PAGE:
Tuesday, October 12, 2010
As a peruser of a lot of food magazines, often inundated with recipe after recipe, it is possible to feel bloated in a figurative sense. So when an issue comes along with a creative approach that rings bells and has a lot of "wows", it is a special delight. The October Food and Wine is one of those.
Loving all things Roman, I was entranced with the article "Eat & drink Like a Roman", which provided new insights into the Lazio region. Our love of the food of Rome is well documented -- see www.classicpasta.com, on the home page, for a view of the Piazza Rotunda and links to recipes for the big three of Roman pasta classics: Amatriciana, cacio e pep, and carbonnara. This magazine has its versions of Amatriciana (by the Queen of Amatriciana they claim) and cacio e pepe. We are now trying these versions. And an interesting riff on Lazio's wines -- remember Frascati?
"Ravioli should be tender, not wimpy" says Domenica Marchetti in the magazine, in an excellent article on making ravioli -- plus suggestions for three fillings. No matter how good one thinks one is in creating home-made ravioli, new insights and tips, as here, are always appreciated.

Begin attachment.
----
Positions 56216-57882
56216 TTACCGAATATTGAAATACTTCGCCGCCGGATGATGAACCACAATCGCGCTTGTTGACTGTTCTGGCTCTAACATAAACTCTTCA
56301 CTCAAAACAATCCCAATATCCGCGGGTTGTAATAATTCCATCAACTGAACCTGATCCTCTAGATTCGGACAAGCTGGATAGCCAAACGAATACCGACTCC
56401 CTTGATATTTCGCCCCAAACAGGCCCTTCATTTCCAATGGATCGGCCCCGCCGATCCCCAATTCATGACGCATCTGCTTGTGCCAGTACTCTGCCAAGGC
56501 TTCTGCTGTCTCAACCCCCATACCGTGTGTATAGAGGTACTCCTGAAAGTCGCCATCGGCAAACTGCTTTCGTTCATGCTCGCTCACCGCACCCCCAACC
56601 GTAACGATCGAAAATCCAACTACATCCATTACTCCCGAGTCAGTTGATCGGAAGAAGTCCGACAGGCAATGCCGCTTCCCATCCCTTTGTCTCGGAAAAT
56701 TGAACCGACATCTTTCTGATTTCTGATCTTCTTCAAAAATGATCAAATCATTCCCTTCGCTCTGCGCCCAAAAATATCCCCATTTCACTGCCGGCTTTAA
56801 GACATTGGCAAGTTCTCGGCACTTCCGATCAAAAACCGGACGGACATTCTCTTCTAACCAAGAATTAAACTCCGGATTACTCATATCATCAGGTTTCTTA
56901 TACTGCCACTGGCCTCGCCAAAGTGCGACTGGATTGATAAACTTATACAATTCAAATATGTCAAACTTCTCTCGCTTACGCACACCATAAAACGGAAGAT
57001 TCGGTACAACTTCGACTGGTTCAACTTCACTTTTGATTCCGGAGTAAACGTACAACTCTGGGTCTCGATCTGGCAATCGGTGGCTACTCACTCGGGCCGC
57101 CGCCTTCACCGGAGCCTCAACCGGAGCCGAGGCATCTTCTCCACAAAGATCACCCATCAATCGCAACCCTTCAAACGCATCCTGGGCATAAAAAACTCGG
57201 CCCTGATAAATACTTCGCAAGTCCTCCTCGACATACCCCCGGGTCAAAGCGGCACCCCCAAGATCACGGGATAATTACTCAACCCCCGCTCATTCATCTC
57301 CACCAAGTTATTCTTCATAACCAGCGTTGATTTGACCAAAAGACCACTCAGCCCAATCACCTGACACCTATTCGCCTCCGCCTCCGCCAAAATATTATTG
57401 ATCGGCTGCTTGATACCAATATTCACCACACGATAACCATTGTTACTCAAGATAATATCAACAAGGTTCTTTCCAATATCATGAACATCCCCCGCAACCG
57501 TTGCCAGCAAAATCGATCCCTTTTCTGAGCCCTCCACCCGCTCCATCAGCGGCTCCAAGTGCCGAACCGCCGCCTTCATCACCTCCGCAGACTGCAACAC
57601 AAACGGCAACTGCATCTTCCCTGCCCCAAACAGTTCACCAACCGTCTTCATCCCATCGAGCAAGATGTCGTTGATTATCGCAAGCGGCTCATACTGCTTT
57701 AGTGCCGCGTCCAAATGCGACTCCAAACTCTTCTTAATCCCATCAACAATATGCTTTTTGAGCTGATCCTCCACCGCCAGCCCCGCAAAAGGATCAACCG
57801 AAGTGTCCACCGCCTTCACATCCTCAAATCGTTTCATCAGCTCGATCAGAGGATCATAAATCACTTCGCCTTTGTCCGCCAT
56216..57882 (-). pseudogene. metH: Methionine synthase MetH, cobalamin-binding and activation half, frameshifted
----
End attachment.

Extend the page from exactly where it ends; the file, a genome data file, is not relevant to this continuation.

The ubiquitous Mario has yet another meat ragu, what he calls a Butcher's ragu, which he serves in his newest restaurant "Eataly". At the pasta section in this complex, he offers three different pasta shapes and five sauces: customers mix and match as they please. Mario uses fusilli with this ragu.
One of the favorites of mine when I ate at the classic Little Italy trattorias in lower Manhattan in the sixties and seventies, was chicken scarpariello. I haven't had it for years. But Grace Parisi has the recipe for it in this issue, so the missing link has been solved!
And finally a quote we love, as it is really the theme of the recipes in classicpasta.com: from the aforementioned Anna Dente, the Queen of Amatriciana: "Like the best songs, the best recipes have few ingredients."